It’s only a few hours into your work day and the stomach cramps start. By lunchtime, IBS has taken you to and from the bathroom half a dozen times. In addition to IBS, you feel nauseated. Feeling faint, you hold onto your desk while you’re sitting down. You shake it off, tell your colleagues you’re just feeling a bit dizzy. And you keep your head down, hoping that your 8.5 hour day doesn’t turn into another 10 or 11 hour day. Hoping that nobody notices you’re barely holding it together.
The next morning, you’re woken up by a terrifying jolt as your brain runs through all the work-related tasks for the day ahead. It’s like any other day, but today you have a particular pain in your chest. Your breath is short, shallow and just doesn’t seem to be able to ‘catch up’. The tightness in your chest spreads and intensifies. You try to inhale but you can’t. A churning in your stomach matches the whirling of your lightheadedness. You’ve felt this before and you ask yourself again, why am I here, why does this keep happening?
From one Rut to Another
Not so long ago, I found myself in a bit of a rut. Not an uncommon rut, and certainly not an unfamiliar one. I was between temp roles and teaching yoga, trying to make ends meet – and starting to struggle. That kind of stress starts to impact your feelings of self-worth. You start to worry you’ve made bad choices, that you’re not cut out for this. So, I decided I would go back to what I ‘know best’. You know, return to that corporate world I’ve always told myself would be the end of me one day. It was just another kind of familiar rut.
And now, here I am, a little way into this new full-time role I’ve been working so hard at, giving it my everything. The hours are long and the salary is small – and I’m waiting for that ‘good feeling’ that’s supposed to come from jobs that sacrifice salary for enjoyment. I’m feeling this intense pressure building – internally and externally. The anxiety returns.
Who Invited Anxiety to the Party Anyway?
So here we are. I’m back in this particular kind of work environment and I know it well. It’s that familiar place, where anxiety is standing in the corner – like someone at a party that you don’t want to make eye contact with. But eventually you do make eye contact and just as you start to walk over to the buffet table they intercept you. And all you can think is; “Why am I caught up in this conversation, who invited this dude?”.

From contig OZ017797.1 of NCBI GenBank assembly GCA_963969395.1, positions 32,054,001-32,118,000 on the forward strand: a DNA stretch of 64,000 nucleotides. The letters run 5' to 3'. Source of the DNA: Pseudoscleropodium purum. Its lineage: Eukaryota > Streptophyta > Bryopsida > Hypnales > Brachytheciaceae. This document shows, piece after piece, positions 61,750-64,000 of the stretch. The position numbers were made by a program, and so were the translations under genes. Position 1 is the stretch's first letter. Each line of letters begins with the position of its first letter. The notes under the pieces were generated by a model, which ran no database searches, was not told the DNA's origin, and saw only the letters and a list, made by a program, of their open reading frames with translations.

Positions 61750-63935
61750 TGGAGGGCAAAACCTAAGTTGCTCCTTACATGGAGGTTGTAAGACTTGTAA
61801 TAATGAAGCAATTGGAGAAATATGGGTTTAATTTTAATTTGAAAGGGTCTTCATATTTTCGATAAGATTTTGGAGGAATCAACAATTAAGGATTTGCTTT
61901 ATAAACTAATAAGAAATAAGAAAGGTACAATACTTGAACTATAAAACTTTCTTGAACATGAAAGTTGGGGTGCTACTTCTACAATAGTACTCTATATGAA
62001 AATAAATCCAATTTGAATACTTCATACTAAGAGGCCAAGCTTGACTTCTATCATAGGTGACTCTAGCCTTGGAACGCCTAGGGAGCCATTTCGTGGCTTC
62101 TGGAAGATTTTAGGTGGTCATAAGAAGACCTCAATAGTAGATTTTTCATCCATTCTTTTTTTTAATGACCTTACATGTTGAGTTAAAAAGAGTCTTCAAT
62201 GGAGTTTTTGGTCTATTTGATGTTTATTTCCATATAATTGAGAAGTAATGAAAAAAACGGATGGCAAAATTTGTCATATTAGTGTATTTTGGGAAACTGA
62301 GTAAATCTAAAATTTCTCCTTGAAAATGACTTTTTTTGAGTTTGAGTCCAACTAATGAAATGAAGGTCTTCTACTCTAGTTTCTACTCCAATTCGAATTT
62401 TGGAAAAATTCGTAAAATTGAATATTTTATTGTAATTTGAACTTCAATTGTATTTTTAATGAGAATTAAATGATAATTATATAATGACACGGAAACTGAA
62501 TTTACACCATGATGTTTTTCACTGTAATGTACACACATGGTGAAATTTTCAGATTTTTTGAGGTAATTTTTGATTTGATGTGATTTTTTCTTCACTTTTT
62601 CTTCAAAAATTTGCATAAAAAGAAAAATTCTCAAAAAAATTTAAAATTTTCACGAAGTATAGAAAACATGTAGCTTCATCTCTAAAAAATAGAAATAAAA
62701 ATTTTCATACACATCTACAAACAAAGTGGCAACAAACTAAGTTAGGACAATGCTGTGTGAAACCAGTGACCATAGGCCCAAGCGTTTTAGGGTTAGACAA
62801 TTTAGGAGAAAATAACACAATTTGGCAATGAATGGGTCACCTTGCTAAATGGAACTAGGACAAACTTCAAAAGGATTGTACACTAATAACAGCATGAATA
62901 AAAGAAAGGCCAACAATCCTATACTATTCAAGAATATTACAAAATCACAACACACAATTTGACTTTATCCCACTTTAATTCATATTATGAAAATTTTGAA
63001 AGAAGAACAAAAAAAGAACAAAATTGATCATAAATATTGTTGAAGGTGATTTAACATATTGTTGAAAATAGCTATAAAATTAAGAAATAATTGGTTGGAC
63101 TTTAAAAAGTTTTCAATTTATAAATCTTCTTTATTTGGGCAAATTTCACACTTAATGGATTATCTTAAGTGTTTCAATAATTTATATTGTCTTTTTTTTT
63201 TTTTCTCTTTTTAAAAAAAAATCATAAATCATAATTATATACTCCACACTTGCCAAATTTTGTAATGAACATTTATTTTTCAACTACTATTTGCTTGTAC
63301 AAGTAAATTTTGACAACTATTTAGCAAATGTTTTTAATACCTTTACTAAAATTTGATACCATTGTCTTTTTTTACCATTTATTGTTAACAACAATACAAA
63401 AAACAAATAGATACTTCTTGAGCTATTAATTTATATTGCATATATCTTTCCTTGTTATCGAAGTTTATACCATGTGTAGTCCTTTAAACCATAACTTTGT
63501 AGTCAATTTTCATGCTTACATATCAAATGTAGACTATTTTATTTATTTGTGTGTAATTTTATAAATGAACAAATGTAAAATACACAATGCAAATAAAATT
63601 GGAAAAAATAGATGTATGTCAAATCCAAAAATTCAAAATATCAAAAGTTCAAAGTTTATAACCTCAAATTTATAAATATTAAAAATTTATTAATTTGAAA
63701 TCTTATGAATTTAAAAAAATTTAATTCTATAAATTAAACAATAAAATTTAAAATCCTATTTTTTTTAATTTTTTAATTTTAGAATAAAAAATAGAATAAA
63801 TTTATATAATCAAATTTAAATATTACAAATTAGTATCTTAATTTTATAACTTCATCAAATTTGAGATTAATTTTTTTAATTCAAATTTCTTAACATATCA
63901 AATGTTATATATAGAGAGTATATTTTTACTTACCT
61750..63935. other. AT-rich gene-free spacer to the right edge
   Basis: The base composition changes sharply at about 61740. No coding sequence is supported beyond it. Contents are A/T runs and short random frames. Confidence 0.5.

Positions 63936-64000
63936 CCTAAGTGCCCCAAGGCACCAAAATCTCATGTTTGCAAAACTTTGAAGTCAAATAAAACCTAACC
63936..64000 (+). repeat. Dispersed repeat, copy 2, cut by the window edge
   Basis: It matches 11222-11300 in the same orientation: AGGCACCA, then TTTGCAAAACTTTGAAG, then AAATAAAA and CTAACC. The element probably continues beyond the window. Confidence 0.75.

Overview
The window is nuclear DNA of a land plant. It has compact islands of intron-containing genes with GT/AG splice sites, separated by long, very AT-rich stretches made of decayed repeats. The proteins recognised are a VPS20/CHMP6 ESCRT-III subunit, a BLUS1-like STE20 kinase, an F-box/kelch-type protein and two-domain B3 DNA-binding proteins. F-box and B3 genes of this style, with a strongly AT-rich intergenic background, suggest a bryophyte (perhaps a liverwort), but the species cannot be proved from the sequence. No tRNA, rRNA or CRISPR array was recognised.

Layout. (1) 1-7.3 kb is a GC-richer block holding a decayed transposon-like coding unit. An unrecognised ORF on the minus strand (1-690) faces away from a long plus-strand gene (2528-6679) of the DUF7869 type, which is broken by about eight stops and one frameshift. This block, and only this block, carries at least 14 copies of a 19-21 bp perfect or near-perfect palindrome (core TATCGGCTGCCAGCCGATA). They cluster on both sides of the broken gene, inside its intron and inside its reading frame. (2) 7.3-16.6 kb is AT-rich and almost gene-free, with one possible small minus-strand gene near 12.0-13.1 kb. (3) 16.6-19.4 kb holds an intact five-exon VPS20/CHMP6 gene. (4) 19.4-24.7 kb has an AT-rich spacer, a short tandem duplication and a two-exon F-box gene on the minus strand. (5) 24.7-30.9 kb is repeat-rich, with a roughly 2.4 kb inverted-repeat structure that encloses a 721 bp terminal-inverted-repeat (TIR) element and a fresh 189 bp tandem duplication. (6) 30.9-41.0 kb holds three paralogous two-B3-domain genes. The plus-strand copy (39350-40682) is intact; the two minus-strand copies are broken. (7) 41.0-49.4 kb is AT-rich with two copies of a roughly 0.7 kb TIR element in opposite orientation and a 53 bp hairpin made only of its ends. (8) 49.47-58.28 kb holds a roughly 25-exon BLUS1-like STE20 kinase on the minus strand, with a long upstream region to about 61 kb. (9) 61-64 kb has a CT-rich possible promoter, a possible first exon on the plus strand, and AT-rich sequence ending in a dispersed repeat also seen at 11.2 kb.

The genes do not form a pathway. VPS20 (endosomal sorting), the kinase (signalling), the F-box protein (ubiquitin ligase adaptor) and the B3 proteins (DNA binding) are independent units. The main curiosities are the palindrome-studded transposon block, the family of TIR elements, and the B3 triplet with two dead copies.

Ok, I admit, probably not the best metaphor – but it illustrates a familiar scenario and how anxiety doesn’t just ‘go away’. And the very fact that I’ve been in this situation before makes me think – why am I back here again?
They say that we come back to situations because there is still something to learn, that there’s a lesson in every experience. Usually, I find these sayings unhelpful. But in this case, maybe there is some truth in it.
Why am I back here in this situation? What choices led me here? What can I do differently? What is it about living with anxiety that I’m yet to learn? And, how can I grow from this experience?
Learning to Grow from the Experience
As many times as I’ve endured these experiences with anxiety, whether it’s socially or work-stress related, I’ve always learned something new. It might be a new trigger, a new physical or emotional response, or a new way of coping. There’s always something new.
In this most recent experience I was humbled by the thought that, as much as I think I’ve grown and learned to manage or handle anxiety, I haven’t changed quite as much as I thought I had. If the environment is the same and I had changed, then perhaps things might play out differently. But given two variables of me and my environment, if the outcome is the same, then nothing has changed. And here lies the opportunity to grow from the experience.
In the past, my first point of creating change has been to look externally. I’ve asked myself ‘what can I change around me to help me with this?’. And more often I have made life-changing decisions as a result. Quit that job, leave that relationship, move out of that house. It wasn’t until a few years ago that I started to look internally at what changes needed to come from me.
I had been living with a certain expectation or a certain idea. The idea that I could have my one ‘great’ lightbulb moment with anxiety and, like a caterpillar, emerge from a transformational experience as an entirely different person. What seems more appropriate, and more accurate to me now, is the idea that each experience forces me to outgrow my old self. Perhaps more like a snake that moves through the roughage of its habitat to shed its skin. And the reality is the human experience of constant change.
Coming up next…
In the next few posts, I’m sharing more about learning from the anxiety experience. I’ll also share my story of healing with compassion, listening to our inner voice and how the 9-5 life actually helped my yoga journey.